Moreno, L., Chesler, L., Hargrave, D., Eccles, S.A. & Pearson, A.D.
(2011). Preclinical drug development for childhood cancer. Expert opin drug dis,
Importance of the field: More effective drugs are needed to treat poor prognosis paediatric malignancies. Development of anticancer agents for childhood cancers faces several unique challenges compared with their adult counterparts.Areas covered in this review: We demonstrate how recent advances in preclinical drug development may overcome these difficulties and challenges. We explain the role of academia, regulators and industry in this field, address issues with preclinical models and illustrate several examples of biology-driven drug development in childhood cancers.What the reader will gain: Increased knowledge about preclinical drug development in paediatric oncology including different preclinical models, established preclinical research networks, and relationships among academia, industry and regulators, as illustrated by several examples of targeted agents in childhood solid malignancies.Take home message: It is anticipated that emerging advanced preclinical models and testing platforms will provide a more efficient, biologically-driven rationale to support the use of targeted therapies in several malignancies such as neuroblastoma, medulloblastoma or high grade glioma which account for the majority of deaths related to childhood cancer..
Chesler, L. & Weiss, W.A.
(2011). Genetically engineered murine models--contribution to our understanding of the genetics, molecular pathology and therapeutic targeting of neuroblastoma. Semin cancer biol,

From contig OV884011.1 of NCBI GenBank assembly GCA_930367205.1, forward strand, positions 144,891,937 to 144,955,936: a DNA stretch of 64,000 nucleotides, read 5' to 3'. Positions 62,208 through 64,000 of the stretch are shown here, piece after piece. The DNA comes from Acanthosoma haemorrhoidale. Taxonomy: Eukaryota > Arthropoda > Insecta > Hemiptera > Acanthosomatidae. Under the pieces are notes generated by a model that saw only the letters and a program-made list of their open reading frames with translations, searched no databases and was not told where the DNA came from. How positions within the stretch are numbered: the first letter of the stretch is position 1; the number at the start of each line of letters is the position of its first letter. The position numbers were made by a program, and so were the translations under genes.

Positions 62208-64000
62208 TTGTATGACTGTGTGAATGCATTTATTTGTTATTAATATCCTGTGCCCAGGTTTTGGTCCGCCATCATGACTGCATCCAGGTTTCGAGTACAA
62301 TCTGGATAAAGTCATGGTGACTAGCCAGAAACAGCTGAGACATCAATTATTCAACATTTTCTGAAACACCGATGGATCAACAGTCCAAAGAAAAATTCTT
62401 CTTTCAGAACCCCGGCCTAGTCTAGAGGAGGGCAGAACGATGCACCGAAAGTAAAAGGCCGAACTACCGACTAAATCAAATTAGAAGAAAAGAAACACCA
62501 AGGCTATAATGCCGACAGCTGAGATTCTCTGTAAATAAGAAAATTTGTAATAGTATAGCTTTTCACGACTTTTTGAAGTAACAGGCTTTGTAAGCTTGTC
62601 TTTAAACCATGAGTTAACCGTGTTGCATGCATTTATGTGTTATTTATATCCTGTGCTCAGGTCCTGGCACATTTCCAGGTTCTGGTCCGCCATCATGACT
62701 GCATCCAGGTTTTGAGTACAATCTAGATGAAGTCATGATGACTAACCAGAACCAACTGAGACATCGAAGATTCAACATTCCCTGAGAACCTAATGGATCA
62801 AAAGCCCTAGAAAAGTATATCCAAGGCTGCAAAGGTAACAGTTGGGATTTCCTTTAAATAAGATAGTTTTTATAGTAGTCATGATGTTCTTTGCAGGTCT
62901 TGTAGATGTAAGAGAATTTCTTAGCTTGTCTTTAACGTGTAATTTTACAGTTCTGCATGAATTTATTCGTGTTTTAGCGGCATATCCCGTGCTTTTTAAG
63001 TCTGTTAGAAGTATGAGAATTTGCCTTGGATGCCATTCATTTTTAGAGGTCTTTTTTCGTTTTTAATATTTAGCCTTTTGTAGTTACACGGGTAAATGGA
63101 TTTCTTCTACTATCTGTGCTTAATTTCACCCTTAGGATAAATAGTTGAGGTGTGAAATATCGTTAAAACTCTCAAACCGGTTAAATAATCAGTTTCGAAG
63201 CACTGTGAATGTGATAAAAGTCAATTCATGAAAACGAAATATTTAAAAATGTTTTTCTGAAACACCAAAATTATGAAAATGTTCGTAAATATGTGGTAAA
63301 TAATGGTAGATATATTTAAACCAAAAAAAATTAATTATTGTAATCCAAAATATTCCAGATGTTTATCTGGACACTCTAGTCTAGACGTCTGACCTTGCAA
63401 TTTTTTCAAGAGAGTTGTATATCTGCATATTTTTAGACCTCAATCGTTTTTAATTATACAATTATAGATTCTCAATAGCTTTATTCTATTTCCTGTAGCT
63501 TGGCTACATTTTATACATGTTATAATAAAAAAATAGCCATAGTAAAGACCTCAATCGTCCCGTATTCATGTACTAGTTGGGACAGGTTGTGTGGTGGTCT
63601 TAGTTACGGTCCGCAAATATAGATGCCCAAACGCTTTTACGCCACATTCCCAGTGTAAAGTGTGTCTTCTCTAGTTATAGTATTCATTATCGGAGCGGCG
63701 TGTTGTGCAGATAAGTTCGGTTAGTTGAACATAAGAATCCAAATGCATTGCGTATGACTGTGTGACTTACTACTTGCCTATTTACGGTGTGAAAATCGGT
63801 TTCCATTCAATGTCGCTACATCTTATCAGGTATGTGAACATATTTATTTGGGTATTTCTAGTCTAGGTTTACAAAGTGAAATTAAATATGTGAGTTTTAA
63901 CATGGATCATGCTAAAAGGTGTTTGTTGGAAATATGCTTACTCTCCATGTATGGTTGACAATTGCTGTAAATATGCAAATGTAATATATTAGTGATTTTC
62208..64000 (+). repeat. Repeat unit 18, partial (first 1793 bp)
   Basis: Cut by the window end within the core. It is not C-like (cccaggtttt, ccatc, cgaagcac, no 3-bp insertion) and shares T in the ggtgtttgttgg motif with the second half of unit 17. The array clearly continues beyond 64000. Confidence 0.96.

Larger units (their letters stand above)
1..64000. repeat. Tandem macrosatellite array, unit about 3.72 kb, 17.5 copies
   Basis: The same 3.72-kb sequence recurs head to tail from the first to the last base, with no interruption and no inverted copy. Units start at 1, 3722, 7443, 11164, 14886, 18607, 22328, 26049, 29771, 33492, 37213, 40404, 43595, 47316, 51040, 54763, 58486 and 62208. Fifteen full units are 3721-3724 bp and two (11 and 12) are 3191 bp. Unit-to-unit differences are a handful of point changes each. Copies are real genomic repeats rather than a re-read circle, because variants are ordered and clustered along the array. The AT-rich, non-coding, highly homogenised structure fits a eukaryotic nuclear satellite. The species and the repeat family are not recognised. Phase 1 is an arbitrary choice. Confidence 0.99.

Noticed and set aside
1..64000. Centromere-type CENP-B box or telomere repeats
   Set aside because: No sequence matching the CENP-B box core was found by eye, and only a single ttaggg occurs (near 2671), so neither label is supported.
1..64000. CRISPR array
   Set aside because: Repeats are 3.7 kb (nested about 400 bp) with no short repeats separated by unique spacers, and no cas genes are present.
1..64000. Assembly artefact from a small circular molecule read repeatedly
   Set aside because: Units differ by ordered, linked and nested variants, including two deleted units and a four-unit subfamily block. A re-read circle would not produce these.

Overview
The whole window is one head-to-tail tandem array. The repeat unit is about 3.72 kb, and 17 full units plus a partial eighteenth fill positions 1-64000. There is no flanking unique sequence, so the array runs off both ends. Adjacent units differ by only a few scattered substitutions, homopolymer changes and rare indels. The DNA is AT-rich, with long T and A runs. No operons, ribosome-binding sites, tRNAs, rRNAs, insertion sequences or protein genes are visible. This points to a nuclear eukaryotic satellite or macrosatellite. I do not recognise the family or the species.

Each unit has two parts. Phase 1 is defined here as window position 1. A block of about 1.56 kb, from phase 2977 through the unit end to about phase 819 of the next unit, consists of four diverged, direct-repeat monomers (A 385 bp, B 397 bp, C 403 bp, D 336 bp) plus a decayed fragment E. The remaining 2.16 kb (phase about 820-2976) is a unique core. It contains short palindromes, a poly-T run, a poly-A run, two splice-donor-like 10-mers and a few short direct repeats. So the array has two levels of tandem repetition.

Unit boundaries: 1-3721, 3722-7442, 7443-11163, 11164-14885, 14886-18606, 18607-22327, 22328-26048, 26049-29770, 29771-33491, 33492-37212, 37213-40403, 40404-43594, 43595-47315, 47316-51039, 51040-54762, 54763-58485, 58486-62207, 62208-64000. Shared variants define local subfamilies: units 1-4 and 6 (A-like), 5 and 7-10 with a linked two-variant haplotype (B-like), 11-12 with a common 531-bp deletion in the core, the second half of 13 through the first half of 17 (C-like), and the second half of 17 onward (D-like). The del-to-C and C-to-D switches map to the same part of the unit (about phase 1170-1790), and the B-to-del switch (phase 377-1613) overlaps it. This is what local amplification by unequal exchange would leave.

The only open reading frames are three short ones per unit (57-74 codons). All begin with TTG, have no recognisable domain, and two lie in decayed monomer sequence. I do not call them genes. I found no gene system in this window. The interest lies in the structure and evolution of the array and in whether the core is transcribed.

Genetically engineered mouse models (GEMM) have made major contributions to a molecular understanding of several adult cancers and these results are increasingly being translated into the pre-clinical setting where GEMM will very likely make a major impact on the development of targeted therapeutics in the near future. The relationship of pediatric cancers to altered developmental programs, and their genetic simplicity relative to adult cancers provides unique opportunities for the application of new advances in GEMM technology. In neuroblastoma the well-characterized TH-MYCN GEMM is increasingly used for a variety of molecular-genetic, developmental and pre-clinical therapeutics applications. We discuss: the present and historical application of GEMM to neuroblastoma research, future opportunities, and relevant targets suitable for new GEMM strategies in neuroblastoma. We review the potential of these models to contribute both to an understanding of the developmental nature of neuroblastoma and to improved therapy for this disease..